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The Spielplatz is a playground area with a sand pit on the Platz. It is located on the eastern side of the Volksbühne next to the Grüner Salon and in front of the southwestern block of the Nazi-Bauten which border it with a small strip of private green space. On its southern side, the Pavillon and the Telefonzelle are connected. He competes with the Trinkerpark for the favor of people who would pretend that they are just sitting on benches and actually just want to be in the fresh air.

After the Demolition of the Scheunenviertel, a large part of the newly created fallow land was filled in from 1914 by the Volksbühne building. The right open space was initially filled with a lawn.

In 1921 the area was used as a storage area for Siemens & Halske AG. Since the war was over for now, one had to rethink and for some time turned into means of transport. Therefore, they used the space to build the A.E.G. Schnellbahn that ran through Berlin until 1930.

From 1927 the area was covered with a wooden fence by Alfred Schrobsdorff, which could be an early form of art in public space (in its current form), at least that was what some believed.

Later, the area was fenced in parallel to the street and, in keeping with the spirit of the times, planted with small trees that assumed a military formation. Every tree stood for a fallen SA man. [1] At that time there was still a wall in front of the front yard of the Nazi-Bauten.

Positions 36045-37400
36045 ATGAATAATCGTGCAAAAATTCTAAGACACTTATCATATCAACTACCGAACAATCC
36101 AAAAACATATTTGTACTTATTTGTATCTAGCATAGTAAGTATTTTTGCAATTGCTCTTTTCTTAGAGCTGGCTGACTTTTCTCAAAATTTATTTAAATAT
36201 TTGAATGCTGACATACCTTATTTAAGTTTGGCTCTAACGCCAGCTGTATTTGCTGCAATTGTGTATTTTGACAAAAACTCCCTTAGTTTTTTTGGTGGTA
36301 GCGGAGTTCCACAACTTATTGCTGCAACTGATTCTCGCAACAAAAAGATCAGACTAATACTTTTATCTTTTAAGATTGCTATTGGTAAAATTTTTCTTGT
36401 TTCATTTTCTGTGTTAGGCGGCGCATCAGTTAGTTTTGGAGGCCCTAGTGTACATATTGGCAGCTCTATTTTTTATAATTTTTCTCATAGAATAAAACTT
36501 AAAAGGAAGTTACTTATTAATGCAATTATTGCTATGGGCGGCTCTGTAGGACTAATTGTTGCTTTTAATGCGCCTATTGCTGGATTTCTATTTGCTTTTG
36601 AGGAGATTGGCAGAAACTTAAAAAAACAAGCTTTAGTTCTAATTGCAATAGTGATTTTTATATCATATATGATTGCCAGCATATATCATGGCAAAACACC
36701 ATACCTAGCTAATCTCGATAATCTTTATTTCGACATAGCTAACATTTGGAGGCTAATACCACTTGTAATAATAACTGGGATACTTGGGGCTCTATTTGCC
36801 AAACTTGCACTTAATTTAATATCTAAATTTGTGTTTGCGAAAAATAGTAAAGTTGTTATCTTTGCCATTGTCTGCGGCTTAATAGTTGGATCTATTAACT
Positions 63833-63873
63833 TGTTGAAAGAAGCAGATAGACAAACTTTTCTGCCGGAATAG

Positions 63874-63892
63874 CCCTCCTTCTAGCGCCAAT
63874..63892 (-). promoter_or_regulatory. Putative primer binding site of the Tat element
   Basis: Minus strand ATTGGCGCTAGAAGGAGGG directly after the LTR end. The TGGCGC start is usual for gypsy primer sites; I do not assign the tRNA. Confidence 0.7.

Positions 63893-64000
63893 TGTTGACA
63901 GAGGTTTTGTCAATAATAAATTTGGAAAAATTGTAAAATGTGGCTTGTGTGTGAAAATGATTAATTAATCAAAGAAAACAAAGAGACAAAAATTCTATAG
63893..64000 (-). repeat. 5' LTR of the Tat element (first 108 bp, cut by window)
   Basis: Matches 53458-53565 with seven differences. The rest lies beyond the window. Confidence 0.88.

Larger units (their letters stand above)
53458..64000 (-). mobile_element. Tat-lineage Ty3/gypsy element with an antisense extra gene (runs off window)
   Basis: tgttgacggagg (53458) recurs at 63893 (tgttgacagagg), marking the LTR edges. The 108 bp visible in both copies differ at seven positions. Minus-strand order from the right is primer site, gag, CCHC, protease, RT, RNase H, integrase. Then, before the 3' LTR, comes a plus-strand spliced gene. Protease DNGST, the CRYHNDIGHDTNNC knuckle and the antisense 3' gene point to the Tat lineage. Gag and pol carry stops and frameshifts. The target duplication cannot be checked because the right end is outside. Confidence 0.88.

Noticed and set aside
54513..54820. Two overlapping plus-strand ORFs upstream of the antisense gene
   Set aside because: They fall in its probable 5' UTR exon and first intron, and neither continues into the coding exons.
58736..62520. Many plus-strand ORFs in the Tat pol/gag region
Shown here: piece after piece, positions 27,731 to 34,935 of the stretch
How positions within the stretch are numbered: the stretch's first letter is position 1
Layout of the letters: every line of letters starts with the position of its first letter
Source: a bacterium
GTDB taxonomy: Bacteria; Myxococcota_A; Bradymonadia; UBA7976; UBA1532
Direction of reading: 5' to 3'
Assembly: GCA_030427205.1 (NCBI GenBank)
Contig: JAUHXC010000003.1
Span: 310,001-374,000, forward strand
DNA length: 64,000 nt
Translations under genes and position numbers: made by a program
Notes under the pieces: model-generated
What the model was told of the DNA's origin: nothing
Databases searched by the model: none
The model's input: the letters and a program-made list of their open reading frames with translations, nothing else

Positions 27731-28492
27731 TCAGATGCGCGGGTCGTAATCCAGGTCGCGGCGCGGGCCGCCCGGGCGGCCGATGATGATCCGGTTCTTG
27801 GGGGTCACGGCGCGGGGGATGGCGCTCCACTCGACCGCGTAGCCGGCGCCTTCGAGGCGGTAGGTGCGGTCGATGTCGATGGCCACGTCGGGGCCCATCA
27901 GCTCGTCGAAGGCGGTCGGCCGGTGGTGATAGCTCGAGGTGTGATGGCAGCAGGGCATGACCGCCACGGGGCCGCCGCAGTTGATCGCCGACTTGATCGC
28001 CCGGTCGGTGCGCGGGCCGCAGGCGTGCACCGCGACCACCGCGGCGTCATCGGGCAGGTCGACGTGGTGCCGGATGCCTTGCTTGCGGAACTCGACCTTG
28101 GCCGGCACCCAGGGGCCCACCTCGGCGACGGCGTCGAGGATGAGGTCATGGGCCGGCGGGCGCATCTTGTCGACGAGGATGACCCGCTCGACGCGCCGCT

Its first documented use in today's form dates back to 1937, when the "Memorial to the Murdered People of the Movement in the City Center" was misused.

On April 16, 1952, the area was the scene of a Thälmann Convention, which came to unveil a plaque of their idol at the Karl-Liebknecht-Haus. Then it was remembered how likeable this spot of earth could be ti just hang out.

In the 1950s, people thought about this use and set up a playground with proper play equipment. Before that, they had switched to a sandpit, which was where the Wiese was before and after[2]

A stage was set up here during the X. Weltfestspiele der Jugend in 1973. The idea worked so well that it has since been used for annual folk festivals under the code name Fest der Linken.

After that, the playground was fenced in for a few years and was only used by the kindergarten housed in the Pappschachteln.

The playground was renovated in the 2000s. After that it was also repeatedly the venue for open-air productions of the Volksbühne. [3]

References

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